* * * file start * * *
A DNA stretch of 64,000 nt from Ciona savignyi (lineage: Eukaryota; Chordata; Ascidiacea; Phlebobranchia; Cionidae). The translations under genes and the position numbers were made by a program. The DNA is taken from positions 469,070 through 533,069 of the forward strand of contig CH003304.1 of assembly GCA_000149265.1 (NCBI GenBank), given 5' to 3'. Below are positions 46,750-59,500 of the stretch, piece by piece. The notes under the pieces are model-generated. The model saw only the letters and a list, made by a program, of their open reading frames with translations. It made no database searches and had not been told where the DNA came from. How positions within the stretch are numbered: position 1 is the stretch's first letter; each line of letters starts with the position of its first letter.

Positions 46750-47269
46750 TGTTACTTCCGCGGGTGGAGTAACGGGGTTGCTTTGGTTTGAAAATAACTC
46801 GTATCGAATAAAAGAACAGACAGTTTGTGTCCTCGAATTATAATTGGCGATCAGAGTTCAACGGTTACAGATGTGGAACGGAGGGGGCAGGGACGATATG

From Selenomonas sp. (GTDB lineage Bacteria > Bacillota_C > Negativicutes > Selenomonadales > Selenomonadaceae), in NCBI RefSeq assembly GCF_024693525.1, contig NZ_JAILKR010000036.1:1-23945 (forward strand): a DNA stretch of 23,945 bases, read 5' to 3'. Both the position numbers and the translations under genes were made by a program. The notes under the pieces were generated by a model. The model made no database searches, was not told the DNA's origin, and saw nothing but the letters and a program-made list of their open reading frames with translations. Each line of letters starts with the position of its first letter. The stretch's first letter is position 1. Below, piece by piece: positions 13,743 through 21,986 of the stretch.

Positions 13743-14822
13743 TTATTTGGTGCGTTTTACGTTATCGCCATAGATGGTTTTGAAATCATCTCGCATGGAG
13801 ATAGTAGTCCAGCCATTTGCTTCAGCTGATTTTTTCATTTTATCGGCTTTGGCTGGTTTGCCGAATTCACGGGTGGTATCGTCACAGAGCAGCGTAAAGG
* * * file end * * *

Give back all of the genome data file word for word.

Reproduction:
A DNA stretch of 64,000 nt from Ciona savignyi (lineage: Eukaryota; Chordata; Ascidiacea; Phlebobranchia; Cionidae). The translations under genes and the position numbers were made by a program. The DNA is taken from positions 469,070 through 533,069 of the forward strand of contig CH003304.1 of assembly GCA_000149265.1 (NCBI GenBank), given 5' to 3'. Below are positions 46,750-59,500 of the stretch, piece by piece. The notes under the pieces are model-generated. The model saw only the letters and a list, made by a program, of their open reading frames with translations. It made no database searches and had not been told where the DNA came from. How positions within the stretch are numbered: position 1 is the stretch's first letter; each line of letters starts with the position of its first letter.

Positions 46750-47269
46750 TGTTACTTCCGCGGGTGGAGTAACGGGGTTGCTTTGGTTTGAAAATAACTC
46801 GTATCGAATAAAAGAACAGACAGTTTGTGTCCTCGAATTATAATTGGCGATCAGAGTTCAACGGTTACAGATGTGGAACGGAGGGGGCAGGGACGATATG

From Selenomonas sp. (GTDB lineage Bacteria > Bacillota_C > Negativicutes > Selenomonadales > Selenomonadaceae), in NCBI RefSeq assembly GCF_024693525.1, contig NZ_JAILKR010000036.1:1-23945 (forward strand): a DNA stretch of 23,945 bases, read 5' to 3'. Both the position numbers and the translations under genes were made by a program. The notes under the pieces were generated by a model. The model made no database searches, was not told the DNA's origin, and saw nothing but the letters and a program-made list of their open reading frames with translations. Each line of letters starts with the position of its first letter. The stretch's first letter is position 1. Below, piece by piece: positions 13,743 through 21,986 of the stretch.

Positions 13743-14822
13743 TTATTTGGTGCGTTTTACGTTATCGCCATAGATGGTTTTGAAATCATCTCGCATGGAG
13801 ATAGTAGTCCAGCCATTTGCTTCAGCTGATTTTTTCATTTTATCGGCTTTGGCTGGTTTGCCGAATTCACGGGTGGTATCGTCACAGAGCAGCGTAAAGG